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Olympic Games

VIII (8th) WINTER GAMES
SQUAW VALLEY, USA | February 18th - 28th, 1960


Squaw Valley, USA


Squaw Valley 1960

Squaw Valley, USA
VIIIth WINTER GAMES

February 18 - 28, 1960

Mascot - none

30 countries, 665 athletes (143 women)

4 sports, 27 events

Opening - Vice President Richard Nixon

Torch lit by - Kenneth Charles Henry (speed skating)

Candidates: Garmisch-Partenkirchen, St Moritz, Innsbruck

The Winter Games went to the United States for the second time, certainly for economic reasons but hardly practical. The site of the eighth edition was Squaw Valley in the State of California. The Americans outdid themselves for the feast of all the participants. They organized an unforgettable event under the direction of Walt Disney. The little village of Squaw Valley, at a height of over 2000 metres, in North California, was a surprise choice by the IOC in preference to the better known Innsbruck. This was the second time the Games left Europe, their natural site. The choice did not seem too happy for a series of reasons related to considerations on the altitude and the distance while the facilities available did not appear adequate. These concerns were shown to be only partly justified when the contests were over.

South Africa made its first appearance at the Winter Games in 1960. It also turned out to be its last for many years, as the policy of apartheid prevented further South African participation in the Olympic Winter Games until 1994. Women's speedskating was added to the program. Biathlon also made its debut. Bobsledding went on a forced hiatus, as the Squaw Valley bobsled course was deemed unsuitable for competition by the International Olympic Committee.

There was controversy surrounding the Games due to the difficulty of the alpine and cross-country courses and the exclusion of bobsledding because it was too costly to build a run. But once the Games began, all the talk was of the U. S. hockey team. In what can be noted as one of America's greatest Olympic moments, the lightly-regarded American team beat both Canada and the Soviet Union to clinch a tie for the gold medal. In order to win it outright, the U.S. team needed to beat Czechoslovakia. Trailing 4-3 at the end of the second period, the Americans got some unlikely help. Soviet team captain Nikolai Sologubov visited their locker room and suggested that they inhale concentrated oxygen to regain some of their zip. The Americans scored six goals in the third period to win the gold.

Americans had continued success in alpine skiing, with three silver medal finishes. The Soviets continued their domination of speed skating, while the Norwegians' lack of success in Nordic events continued. In another surprise, the men's figure skating medal went to David Jenkins, younger brother of Hayes, who had won gold in Cortina. The ladies' gold was won by Carol Heiss, who soon afterward married Hayes Jenkins.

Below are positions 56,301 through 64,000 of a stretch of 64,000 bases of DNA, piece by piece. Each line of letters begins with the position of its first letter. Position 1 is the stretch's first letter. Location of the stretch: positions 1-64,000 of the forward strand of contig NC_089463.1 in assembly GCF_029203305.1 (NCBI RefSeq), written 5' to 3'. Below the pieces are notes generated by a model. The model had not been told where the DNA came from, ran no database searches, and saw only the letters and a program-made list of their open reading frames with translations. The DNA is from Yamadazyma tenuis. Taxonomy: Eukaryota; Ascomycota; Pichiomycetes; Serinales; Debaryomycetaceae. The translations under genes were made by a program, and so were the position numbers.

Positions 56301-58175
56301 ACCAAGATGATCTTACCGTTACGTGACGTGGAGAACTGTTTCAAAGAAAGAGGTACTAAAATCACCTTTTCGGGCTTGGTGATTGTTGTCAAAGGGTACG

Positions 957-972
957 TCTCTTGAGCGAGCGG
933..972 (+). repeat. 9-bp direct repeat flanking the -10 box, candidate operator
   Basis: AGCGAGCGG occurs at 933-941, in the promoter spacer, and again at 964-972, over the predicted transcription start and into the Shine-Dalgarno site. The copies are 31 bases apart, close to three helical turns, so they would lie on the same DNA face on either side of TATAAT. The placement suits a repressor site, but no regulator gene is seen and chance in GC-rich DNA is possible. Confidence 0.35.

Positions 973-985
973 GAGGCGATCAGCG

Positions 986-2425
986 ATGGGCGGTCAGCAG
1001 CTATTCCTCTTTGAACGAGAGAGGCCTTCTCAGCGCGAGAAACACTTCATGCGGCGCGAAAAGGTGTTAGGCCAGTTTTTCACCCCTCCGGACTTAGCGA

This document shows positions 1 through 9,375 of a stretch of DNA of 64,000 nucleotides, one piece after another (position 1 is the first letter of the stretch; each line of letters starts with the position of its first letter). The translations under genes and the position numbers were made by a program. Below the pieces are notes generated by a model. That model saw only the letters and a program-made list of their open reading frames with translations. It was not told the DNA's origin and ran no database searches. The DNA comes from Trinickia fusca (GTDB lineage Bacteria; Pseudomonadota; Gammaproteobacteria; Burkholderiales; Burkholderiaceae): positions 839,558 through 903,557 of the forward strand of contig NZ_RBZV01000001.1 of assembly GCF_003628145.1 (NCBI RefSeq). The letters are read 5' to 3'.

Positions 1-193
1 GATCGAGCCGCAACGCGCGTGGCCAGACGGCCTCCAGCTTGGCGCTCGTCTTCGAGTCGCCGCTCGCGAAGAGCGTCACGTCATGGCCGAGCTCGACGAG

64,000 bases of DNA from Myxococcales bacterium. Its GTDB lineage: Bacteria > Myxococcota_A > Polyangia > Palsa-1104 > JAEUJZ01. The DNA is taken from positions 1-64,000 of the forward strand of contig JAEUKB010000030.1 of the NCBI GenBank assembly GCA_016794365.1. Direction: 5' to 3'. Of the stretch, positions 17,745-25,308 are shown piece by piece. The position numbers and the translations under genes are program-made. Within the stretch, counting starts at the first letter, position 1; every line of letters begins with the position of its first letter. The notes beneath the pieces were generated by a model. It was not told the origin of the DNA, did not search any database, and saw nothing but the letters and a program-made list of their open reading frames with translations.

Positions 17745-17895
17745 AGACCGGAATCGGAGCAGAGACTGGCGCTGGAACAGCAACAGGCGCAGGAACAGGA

In the inaugural biathlon, Sweden's Klas Lestander's net running time placed him 15th, yet he finished first due to his perfect shooting. All his other competitors suffered time penalties due to their inaccuracies.

Continuing the dynasty started in Cortina, the Soviet Union topped the medals table with 21.

1924 
1928 
1932 
1936 
1948 
1952 
1956 
1960 
1964 
1968 
1972 
1976 
1980 
1984 
1988 
1992 
1994 
1998 
2002 
2006 
2010 

 

 

4 sports, 27 events

U
R
S

U
S
A

N
O
R

S
W
E

F
I
N

F
R
G

C
A
N

G
D
R

S
U
I

A
U
T

F
R
A

 

BIATHLON

     

1

             

1

ICE HOCKEY

 

1

                 

1

SKATING

                       

Figure Skating

 

2

       

1

       

3

Speed Skating

6

 

2

               

9*

SKIING

                       

Alpine Skiing

         

1

1

 

2

1

1

6

Cross-Country Skiing

1

 

1

2

2

           

6

Nordic Combined

         

1

         

1

Ski Jumping

             

1

     

1

TOTAL

7

3

3

3

2

2

2

2

2

1

1

28

* 2 gold medals awarded in  Men's 1500m Speed Skating

GOLD MEDAL WINNERS

(5 new events, New sport - Biathlon; Bobsled's 2 events removed)
(16 Men, 10 Women, 1 Combined Events)

BIATHLON (NEW)


M\20km: Klas Lestander, Sweden

ICE HOCKEY
Men's Team: United States

SKIING

ALPINE SKIING

M\Downhill: Jean Vuarnet, France
M\Slalom: Ernst Hinterseer, Austria
M\Giant Slalom: Roger Staub, Switzerland
W\Downhill: Heidi Biebl, Germany
W\Slalom: Anne Heggtveit, Canada
W\Giant Slalom: Yvonne Ruegg, Switzerland

CROSS-COUNTRY SKIING
M\15km Classical: Haakon Brusveen, Norway
M\30km Classical: Sixten Jernberg, Sweden
M\50km Classical: Kalevi HMLINEN, Finland
M\4x10km Relay: Finland
W\10km Classical: Mariya Gusakova, USSR
W\3x5km Relay: Sweden

NORDIC COMBINED
M\Individual: Georg Thomas, Germany

SKI JUMPING

M\K-90 Individual: Helmut Recknagel, Germany

SKATING

FIGURE SKATING
M\Singles: David Jenkins, United States
W\Singles: Carol Heiss, United States
Pairs: Barbara Wagner/Robert Paul, Canada

SPEED SKATING
M\500m: Yevgeny Grishin, USSR
M\1500m: Yevgeny Grishin, USSR & Roald Aas, Norway (tie)
M\5000m: Viktor Kosichkin, USSR
M\10000m: Knut Johannesen, Norway
W\500m: Helga Haase, Germany
W\1000m: Klara Guseva, USSR
W\1500m: Lydia Skoblikova, USSR
W\3000m: Lydia Skoblikova, USSR

Squaw Valley 1960

Country

G

S

B

TTL

USSR 

7

5

9

21

Germany

4

3

1

8

United States

3

4

3

10

Norway

3

3

0

6

Sweden

3

2

2

7

Finland

2

3

3

8

Canada

2

1

1

4

Switzerland

2

0

0

2

Austria

1

2

3

6

France

1

0

2

3

Netherlands

0

1

1

2

Poland

0

1

1

2

Czechoslovakia

0

1

0

1

Italy

0

0

1

1

TOTAL

28

26

27

81

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